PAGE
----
Theatre - Shock and awe

A lavish Danish <em>Ring</em> is often silly, occasionally sublime, writes Michael Portillo

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The Copenhagen Ring cycle is fundamentally anti-Wagnerian. The composer employed timeless myths, but director Kasper Bech Holten has miniaturised the piece by converting it into a family saga. While Wagner constantly transfers our sympathies from one character to another - from Wotan to Siegmund and Sieglinde, then on to Siegfried, and finally to Brünnhilde - Holten sees through Brünnhilde's eyes alone.

During the overture to Das Rheingold the heroine appears in Wotan's attic, rummaging through the family archives to discover the truth of her past. As we learn when we reach Götterdämmerung, the final part, this attic scene supposedly occurs as Hagen and Gunther have gone out to kill her husband, Siegfried. From the opening bars of the first opera until the final act of the last, we are in flashback mode.

At the cycle's climax, Holten, the programme tells us, sees Brünn-hilde "carrying out her final rebellion against her father's way of thinking - the masculine way - which has poisoned her own life". Holten says that his production "shift[s] gears between reminiscences represented at face value and the dreamy, unrealistic, pompous moments that Brünnhilde herself experiences as 'mythological'". The implied curl of the lip on "pompous" and "mythological" suggests deep hostility to Wagner.

I have no objection to new interpretations of the Ring, but it is a pity to reduce a work that explores the vast issues of the human psyche to one woman's experience in a 20th-century family - especially if the conclusion tritely ascribes all blame to the male of the species, with his addiction to violence and power.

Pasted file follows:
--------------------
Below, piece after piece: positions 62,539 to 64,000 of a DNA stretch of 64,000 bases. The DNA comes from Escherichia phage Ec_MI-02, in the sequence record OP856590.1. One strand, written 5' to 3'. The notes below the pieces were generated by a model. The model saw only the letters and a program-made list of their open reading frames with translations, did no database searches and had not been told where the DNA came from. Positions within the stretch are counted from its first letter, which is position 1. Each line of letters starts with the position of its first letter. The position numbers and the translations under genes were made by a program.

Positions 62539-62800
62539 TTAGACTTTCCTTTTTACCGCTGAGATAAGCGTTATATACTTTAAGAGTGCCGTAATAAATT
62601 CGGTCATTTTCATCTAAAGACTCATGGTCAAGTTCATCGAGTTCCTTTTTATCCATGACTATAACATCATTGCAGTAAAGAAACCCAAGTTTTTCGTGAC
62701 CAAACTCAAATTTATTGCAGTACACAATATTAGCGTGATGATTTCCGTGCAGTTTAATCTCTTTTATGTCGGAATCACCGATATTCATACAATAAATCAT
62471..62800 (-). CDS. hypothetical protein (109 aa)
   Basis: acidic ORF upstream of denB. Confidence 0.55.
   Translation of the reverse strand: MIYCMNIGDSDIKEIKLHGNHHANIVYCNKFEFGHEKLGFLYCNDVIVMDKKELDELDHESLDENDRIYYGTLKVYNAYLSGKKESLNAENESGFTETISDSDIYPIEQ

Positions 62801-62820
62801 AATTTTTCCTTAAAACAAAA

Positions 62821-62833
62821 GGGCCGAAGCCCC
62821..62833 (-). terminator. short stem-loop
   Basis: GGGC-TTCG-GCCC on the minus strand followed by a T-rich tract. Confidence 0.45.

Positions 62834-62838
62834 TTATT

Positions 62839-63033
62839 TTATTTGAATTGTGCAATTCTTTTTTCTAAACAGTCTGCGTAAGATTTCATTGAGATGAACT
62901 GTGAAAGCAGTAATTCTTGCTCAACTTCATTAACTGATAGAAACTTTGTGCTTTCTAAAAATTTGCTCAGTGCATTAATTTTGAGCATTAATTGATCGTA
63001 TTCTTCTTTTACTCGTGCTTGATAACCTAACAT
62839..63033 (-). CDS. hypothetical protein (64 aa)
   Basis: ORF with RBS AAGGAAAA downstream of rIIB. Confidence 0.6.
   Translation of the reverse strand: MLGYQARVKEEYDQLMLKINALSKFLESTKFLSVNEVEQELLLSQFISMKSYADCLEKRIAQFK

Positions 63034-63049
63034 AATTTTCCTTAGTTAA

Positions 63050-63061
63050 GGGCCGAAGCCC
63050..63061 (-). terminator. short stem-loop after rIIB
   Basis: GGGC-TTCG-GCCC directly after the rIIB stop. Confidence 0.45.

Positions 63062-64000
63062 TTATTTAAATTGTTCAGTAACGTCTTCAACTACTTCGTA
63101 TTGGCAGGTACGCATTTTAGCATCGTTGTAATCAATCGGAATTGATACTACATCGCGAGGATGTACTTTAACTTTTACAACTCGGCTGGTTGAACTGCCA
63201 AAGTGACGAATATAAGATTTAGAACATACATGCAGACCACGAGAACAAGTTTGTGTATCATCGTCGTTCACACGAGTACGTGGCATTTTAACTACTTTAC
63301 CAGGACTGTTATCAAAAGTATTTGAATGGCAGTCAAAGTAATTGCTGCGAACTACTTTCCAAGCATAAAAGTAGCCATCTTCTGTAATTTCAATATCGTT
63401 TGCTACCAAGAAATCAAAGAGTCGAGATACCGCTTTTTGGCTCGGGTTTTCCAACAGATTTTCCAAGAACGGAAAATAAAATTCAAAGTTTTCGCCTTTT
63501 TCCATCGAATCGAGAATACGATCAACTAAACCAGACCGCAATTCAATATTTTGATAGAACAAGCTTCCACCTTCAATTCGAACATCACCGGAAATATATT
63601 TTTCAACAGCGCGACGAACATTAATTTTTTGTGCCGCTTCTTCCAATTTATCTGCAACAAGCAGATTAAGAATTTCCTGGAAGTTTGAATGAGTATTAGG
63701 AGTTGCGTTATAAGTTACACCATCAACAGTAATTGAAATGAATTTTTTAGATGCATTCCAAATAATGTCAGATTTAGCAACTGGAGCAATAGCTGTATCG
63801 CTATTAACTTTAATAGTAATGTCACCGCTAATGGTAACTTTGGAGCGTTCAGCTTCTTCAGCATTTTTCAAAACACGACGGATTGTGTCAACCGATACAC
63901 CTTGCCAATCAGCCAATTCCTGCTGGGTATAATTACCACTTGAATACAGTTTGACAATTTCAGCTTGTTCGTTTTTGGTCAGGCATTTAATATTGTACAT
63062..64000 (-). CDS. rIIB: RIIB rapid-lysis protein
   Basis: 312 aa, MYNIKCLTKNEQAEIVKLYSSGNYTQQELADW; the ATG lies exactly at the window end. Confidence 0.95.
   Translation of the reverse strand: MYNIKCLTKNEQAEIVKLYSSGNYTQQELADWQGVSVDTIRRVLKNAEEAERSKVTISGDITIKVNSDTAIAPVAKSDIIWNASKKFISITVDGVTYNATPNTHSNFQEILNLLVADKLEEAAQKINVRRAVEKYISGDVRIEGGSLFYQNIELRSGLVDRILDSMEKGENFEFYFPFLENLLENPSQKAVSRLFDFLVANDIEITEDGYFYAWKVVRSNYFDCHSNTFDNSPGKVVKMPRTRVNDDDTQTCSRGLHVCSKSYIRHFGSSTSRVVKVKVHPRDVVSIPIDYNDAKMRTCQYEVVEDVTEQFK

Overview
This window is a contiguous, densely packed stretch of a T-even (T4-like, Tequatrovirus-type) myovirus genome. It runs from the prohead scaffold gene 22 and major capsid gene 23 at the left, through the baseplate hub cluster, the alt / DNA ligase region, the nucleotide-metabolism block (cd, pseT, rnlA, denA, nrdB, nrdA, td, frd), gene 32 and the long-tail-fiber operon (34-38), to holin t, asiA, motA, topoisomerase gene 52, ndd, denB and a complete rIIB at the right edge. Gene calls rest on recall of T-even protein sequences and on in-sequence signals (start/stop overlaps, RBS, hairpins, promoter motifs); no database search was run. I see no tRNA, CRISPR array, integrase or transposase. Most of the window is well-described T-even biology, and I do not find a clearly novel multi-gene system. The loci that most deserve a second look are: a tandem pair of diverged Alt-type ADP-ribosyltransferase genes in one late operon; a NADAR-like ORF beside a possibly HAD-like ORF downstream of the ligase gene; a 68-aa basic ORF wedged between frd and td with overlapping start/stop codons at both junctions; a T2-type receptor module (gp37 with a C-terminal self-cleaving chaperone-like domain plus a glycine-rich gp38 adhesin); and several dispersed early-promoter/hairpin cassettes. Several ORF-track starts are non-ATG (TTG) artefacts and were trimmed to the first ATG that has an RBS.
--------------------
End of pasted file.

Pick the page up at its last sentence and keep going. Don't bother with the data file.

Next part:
Seeing Holten's Ring, however, is in parts as uplifting as reading his intentions is depressing. Of course, some of the nonsense does make its way on to stage. Wotan cannot be allowed merely to seize the ring that gives unlimited power from Alberich's finger. No, he must saw off his arm (leaving it swinging from a chain). Since this Wotan is just a thug (who then murders Loge, the god of fire), it is in-explicable that Brünnhilde can love her father. Nor can the audience feel that Wotan struggles between greed and duty, which is essential if we are to engage with the piece.

In Holten's production, Siegfried grows up in a house with television and Jimi Hendrix posters, so he is hardly likely to believe (as in Wagner's text) that the Nibelung dwarf Mime is both his father and mother. Siegfried goes on to discover not a vicious dragon but a Wizard of Oz-style fraud by the giant Fafner. He is harmless, but Siegfried (being a violent male, you understand) stabs him in the back anyway. The Götterdämmerung is almost too silly to watch. After Brünnhilde has sung of her immolation, she decides to avoid it and have a baby instead. I presume it is a girl. Women are the future.

Overlooking such idiocies, the production has much to offer. The stagecraft in Copenhagen's wonderful new opera house is awesome. Set designs by Marie Dali and Steffen Aarfing are often miniaturised, but (as in the case of Hunding's hut at the moment when Siegmund and Sieglinde feel the onset of spring) they can be transformed in seconds by a radical broadening of the visible stage area and a rotation of the scenery. Even when the idea is tiresome the set can be magnificent, as when Wotan calls on Erda at her down-at-heel apartment, where the old earth goddess lies dying.

The new theatre stands on regenerated dockland. Shaped like an aircraft carrier with a rounded glass bow, it squares up across the harbour, with Haussmann-esque symmetry, to the Amalienborg Palace and the dome of Frederik's Church. The auditorium is a giant salad bowl connected to the concrete exterior by bridges. Inside, its woods glow in yellows and reds. And yes, dear New Statesman reader, it was given to the city by Denmark's leading capitalist, Maersk McKinney Møller. The architect, Henning Larsen, is Danish. It is a triumph that a country of five million can design its own opera house and supply nearly all the singers for Wagner's Ring.

Not surprisingly, few of the performances are world-class. So it is a pity that Michael Schønwandt conducts too loudly for his struggling vocalists, though the orchestra makes a splendid din. Stig Fogh Andersen is superbly melodious as Siegmund, and as Siegfried in Götterdämmerung he battles well against the production's piffle. Stephen Milling is a formidable Hunding - who does not get killed!

This being my last column, it remains only for me to bid all you lefties farewell. Thanks for having me. For over two years this column has been under male control, and therefore obsessed with power and violence. All that will change. Women are the future.

See www.thecopenhagenring.dk

for tickets and details